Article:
Maintenance transcranial magnetic stimulation reduces depression relapse: a propensity-adjusted analysis

J Affect Disord. 2013 Oct;151(1):129-35. doi: 10.1016/j.jad.2013.05.062. Epub 2013 Jun 18.


Background: The effectiveness of repetitive transcranial magnetic stimulation (TMS) is well established while studies of maintenance TMS are lacking. We aim here to determine whether maintenance is associated to a decrease in the relapse rate of depression, following successful acute treatment.

Methods: We enrolled 59 consecutive patients with pharmacoresistant depression who have responded (>50% decrease in symptom severity) up to 6 weeks of acute TMS treatment. These patients received either 20 weeks of maintenance TMS (n=37) or no additional TMS treatment (n=22). We performed propensity adjusted-analysis to examine the association between the relapse rate over this 20-week period and maintenance TMS. Propensity analysis eliminated differences in baseline characteristics between patient with and without maintenance TMS and approximated the conditions of random site-of-treatment assignment.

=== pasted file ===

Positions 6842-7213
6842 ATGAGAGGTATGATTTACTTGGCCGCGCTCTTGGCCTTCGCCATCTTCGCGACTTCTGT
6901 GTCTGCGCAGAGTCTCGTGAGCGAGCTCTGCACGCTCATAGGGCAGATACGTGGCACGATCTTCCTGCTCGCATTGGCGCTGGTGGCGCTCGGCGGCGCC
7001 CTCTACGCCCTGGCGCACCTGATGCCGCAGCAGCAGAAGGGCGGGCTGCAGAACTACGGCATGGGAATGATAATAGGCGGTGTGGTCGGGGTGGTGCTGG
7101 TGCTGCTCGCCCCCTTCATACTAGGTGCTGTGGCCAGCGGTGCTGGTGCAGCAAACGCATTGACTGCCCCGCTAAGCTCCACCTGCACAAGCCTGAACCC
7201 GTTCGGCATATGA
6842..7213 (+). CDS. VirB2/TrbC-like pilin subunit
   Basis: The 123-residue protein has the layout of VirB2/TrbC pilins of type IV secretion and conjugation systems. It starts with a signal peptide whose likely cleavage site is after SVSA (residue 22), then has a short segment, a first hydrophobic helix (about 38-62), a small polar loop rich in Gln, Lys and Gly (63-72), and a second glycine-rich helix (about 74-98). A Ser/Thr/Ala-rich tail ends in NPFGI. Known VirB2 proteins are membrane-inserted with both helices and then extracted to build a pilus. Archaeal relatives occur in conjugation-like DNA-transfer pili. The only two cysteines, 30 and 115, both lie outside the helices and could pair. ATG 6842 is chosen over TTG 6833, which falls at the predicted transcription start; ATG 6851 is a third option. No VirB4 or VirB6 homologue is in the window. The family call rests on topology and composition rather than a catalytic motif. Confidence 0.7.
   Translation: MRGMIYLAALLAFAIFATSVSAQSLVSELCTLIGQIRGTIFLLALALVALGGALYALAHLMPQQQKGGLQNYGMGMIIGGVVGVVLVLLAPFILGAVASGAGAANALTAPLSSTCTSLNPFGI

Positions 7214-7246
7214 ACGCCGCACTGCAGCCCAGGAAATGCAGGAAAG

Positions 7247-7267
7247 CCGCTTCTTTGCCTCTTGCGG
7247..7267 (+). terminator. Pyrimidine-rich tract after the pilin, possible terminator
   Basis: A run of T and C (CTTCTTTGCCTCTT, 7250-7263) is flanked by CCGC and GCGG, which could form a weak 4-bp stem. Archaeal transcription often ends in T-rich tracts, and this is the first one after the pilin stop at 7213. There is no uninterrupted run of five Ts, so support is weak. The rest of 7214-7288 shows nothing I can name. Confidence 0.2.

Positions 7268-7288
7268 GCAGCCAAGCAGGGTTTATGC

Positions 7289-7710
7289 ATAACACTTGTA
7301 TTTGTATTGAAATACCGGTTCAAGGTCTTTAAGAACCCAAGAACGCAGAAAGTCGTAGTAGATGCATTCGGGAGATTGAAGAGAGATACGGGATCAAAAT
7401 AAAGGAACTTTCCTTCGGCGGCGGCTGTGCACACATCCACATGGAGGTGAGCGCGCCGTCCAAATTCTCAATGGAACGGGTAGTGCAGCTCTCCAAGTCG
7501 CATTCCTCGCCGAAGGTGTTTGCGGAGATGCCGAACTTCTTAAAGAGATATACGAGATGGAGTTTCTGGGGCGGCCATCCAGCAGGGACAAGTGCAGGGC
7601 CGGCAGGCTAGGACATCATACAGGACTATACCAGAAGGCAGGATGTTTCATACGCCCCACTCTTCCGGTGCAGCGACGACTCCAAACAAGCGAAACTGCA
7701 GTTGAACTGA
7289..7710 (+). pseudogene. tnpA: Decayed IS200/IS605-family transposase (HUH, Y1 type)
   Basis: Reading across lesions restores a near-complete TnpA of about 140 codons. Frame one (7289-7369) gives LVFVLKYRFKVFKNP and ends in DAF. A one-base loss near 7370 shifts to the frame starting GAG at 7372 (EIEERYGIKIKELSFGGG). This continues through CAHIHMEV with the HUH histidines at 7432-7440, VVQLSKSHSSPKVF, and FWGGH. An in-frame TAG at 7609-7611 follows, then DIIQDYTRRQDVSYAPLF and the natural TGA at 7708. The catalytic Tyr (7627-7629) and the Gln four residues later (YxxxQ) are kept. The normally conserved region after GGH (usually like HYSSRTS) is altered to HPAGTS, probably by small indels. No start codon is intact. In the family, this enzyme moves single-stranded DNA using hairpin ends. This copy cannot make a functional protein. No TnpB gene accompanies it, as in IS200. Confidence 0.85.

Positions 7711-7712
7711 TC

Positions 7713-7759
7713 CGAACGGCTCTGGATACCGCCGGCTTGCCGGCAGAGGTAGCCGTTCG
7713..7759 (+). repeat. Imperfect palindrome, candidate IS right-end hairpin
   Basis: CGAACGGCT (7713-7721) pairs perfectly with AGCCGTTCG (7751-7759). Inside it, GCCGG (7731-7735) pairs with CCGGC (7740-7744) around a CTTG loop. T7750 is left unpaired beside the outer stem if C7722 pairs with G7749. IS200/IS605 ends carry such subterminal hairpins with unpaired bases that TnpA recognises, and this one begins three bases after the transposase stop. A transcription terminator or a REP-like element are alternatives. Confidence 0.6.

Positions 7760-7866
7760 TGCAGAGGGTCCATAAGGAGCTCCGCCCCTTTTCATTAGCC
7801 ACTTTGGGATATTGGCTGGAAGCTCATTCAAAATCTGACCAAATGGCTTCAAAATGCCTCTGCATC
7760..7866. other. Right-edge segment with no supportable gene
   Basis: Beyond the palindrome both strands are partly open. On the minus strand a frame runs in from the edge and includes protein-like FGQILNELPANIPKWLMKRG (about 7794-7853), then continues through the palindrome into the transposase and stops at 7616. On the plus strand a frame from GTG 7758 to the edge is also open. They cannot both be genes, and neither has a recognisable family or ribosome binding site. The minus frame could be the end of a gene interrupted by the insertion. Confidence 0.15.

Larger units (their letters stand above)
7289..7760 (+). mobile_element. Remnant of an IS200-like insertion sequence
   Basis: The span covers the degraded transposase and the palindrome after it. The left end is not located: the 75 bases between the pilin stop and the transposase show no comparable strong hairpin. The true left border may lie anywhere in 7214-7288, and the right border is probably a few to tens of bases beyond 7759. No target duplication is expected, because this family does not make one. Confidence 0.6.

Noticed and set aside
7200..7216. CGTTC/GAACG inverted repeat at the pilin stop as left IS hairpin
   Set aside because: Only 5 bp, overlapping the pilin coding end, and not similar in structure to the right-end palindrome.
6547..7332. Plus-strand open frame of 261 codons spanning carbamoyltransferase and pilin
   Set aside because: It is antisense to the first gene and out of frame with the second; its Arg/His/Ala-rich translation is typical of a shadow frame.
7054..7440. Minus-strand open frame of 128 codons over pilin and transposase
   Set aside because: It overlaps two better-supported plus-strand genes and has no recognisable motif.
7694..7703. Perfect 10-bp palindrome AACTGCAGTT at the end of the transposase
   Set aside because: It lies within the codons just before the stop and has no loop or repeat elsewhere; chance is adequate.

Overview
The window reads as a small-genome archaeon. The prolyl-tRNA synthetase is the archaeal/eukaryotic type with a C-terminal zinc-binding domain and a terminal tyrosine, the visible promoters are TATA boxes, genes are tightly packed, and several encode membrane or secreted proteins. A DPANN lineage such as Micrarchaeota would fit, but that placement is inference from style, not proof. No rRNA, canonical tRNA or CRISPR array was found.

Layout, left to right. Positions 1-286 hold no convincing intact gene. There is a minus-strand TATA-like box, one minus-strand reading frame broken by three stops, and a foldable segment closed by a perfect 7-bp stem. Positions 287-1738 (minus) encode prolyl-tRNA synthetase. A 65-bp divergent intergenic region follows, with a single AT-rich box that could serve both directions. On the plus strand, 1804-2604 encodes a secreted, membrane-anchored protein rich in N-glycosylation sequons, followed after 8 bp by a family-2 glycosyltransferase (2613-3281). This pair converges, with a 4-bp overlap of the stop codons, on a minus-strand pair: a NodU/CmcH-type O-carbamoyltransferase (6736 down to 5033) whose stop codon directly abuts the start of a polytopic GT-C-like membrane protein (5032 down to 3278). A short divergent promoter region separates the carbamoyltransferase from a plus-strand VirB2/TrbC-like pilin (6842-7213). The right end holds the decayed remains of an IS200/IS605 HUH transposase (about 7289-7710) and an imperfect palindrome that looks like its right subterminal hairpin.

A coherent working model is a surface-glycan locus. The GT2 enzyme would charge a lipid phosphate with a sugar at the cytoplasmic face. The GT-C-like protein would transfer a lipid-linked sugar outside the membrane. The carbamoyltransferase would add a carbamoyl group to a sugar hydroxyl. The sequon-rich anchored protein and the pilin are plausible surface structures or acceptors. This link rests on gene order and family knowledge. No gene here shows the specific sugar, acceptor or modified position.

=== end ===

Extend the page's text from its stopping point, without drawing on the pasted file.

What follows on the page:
Results: At 20 weeks, relapse rate was significantly different between the two groups (p=0.004, propensity analysis): 14 patients in the maintenance TMS group (37.8%) vs. 18 in the non-maintenance TMS group (81.8%), with an adjusted Hazard Ratio (HR)=0.288 (0.124-0.669).

Conclusions: Maintenance TMS was associated with a significantly lower relapse rate in patients with pharmacoresistant depression in routine practice among responders.

Keywords: Depression; Maintenance treatment; Repetitive transcranial magnetic stimulation.

Publication types

  • Clinical Trial

MeSH terms

  • Depressive Disorder, Major / prevention & control
  • Depressive Disorder, Major / therapy*
  • Female
  • Humans
  • Kaplan-Meier Estimate
  • Male
  • Middle Aged
  • Propensity Score
  • Proportional Hazards Models
  • Secondary Prevention
  • Transcranial Magnetic Stimulation* / methods
  • Treatment Outcome